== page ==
The so-called Bratislava process of reflection for the EU came to an end on Saturday, but there were few tangible results that citizens could take away from the soul-searching. Despite that, unity among the EU-27 has been maintained.

Rome summit tries to restart EU momentum

EU 27 leaders in Rome to celebrate the 60th anniversary of the signing of Treaty of Rome, in bid to counter rising challenges after Brexit. But new ideas are scarce.

News in Brief

  1. EU trade commissioner asks for green light for US talks
  2. Slovakia's commissioner takes unpaid leave to run for presidency
  3. Minority elects Lofven as prime minister of Sweden
  4. Putin opposes EU prospects of Serbia and Kosovo
  5. Tsipras launches campaign to ratify Macedonia deal
  6. US-EU meeting in doubt after Trump cancels plane
  7. Germany and China to sign pact on finance cooperation
  8. Labour divided on second Brexit vote plan

Opinion

EU parliament vote strengthens whistleblower protection

We must not undervalue what a massive step the European Parliament vote represents. The hard work has paid off. We can take a moment to celebrate, but the hard work begins again for finalising strong protection for European whistleblowers.

Stakeholders' Highlights

  1. International Partnership For Human RightsKyrgyz authorities have to immediately release human rights defender Azimjon Askarov
  2. Nordic Council of MinistersSeminar on disability and user involvement
  3. Nordic Council of MinistersInternational appetite for Nordic food policies
  4. Nordic Council of MinistersNew Nordic Innovation House in Hong Kong
  5. Nordic Council of MinistersNordic Region has chance to become world leader when it comes to start-ups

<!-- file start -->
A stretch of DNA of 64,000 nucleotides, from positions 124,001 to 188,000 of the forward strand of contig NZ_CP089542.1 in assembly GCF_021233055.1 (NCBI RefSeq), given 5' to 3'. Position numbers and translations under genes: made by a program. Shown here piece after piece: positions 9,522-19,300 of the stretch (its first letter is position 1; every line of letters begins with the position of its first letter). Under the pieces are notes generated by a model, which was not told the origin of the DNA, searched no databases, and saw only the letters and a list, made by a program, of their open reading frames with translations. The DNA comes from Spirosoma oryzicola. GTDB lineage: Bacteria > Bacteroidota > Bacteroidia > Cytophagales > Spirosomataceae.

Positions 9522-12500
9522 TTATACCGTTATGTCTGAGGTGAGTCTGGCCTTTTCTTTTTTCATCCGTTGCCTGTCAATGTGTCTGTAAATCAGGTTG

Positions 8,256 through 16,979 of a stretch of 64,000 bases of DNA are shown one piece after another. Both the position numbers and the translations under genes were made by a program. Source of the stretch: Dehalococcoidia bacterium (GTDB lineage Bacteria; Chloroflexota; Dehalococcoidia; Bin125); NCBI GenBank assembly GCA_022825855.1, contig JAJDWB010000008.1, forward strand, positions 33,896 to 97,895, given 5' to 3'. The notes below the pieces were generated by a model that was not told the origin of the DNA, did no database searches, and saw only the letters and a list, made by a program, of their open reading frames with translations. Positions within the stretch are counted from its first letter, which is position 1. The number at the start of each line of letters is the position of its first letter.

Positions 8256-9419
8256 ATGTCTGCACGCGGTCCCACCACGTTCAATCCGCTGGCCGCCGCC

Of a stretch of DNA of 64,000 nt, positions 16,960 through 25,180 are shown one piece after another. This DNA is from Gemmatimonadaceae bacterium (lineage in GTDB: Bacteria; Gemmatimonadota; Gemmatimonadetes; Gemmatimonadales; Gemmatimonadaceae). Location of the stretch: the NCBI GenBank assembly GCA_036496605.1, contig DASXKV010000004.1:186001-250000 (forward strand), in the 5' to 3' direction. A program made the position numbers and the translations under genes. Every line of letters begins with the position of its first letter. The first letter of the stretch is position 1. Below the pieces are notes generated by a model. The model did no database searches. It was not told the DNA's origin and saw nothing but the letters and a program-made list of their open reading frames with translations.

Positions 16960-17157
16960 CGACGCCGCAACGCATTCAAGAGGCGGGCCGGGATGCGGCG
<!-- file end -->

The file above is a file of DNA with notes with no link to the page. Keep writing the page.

6. Nordic Council of MinistersTheresa May: “We will not be turning our backs on the Nordic region”
  7. International Partnership for Human RightsOpen letter to Emmanuel Macron ahead of Uzbek president's visit
  8. International Partnership for Human RightsRaising key human rights concerns during visit of Turkmenistan's foreign minister
  9. Nordic Council of MinistersState of the Nordic Region presented in Brussels
  10. Nordic Council of MinistersThe vital bioeconomy. New issue of “Sustainable Growth the Nordic Way” out now
  11. Nordic Council of MinistersThe Nordic gender effect goes international
  12. Nordic Council of MinistersPaula Lehtomaki from Finland elected as the Council's first female Secretary General

Latest News

  1. Aachen treaty and Brexit endgame This WEEK
  2. Germany led way on EU human rights protection
  3. How to troll the European Parliament elections
  4. MEPs in Strasbourg: everywhere but the plenary
  5. Brexit delay 'reasonable', as May tries cross-party talks
  6. MEPs allow Draghi's membership of secretive bank group
  7. EU parliament backs Morocco deal despite row
  8. Barnier open to 'future relations' talks if UK red lines shift

Stakeholders' Highlights

  1. Nordic Council of MinistersNordic design sets the stage at COP24, running a competition for sustainable chairs
  2. Counter BalanceIn Kenya, a motorway funded by the European Investment Bank runs over roadside dwellers
  3. ACCACompany Law Package: Making the Best of Digital and Cross Border Mobility,
  4. International Partnership for Human RightsCivil Society Worried About Shortcomings in EU-Kyrgyzstan Human Rights Dialogue
  5. UNESDAThe European Soft Drinks Industry Supports over 1.7 Million Jobs
  6. Mission of China to the EUJointly Building Belt and Road Initiative Leads to a Better Future for All
  7. International Partnership for Human RightsCivil society asks PACE to appoint Rapporteur to probe issue of political prisoners in Azerbaijan
  8. ACCASocial Mobility – How Can We Increase Opportunities Through Training and Education?
  9. Nordic Council of MinistersEnergy Solutions for a Greener Tomorrow
  10. UNICEFWhat Kind of Europe Do Children Want? Unicef & Eurochild Launch Survey on the Europe Kids Want
  11. Nordic Council of MinistersNordic Countries Take a Stand for Climate-Smart Energy Solutions
  12. Mission of China to the EUChina: Work Together for a Better Globalisation

Join EUobserver

Support quality EU news

Join us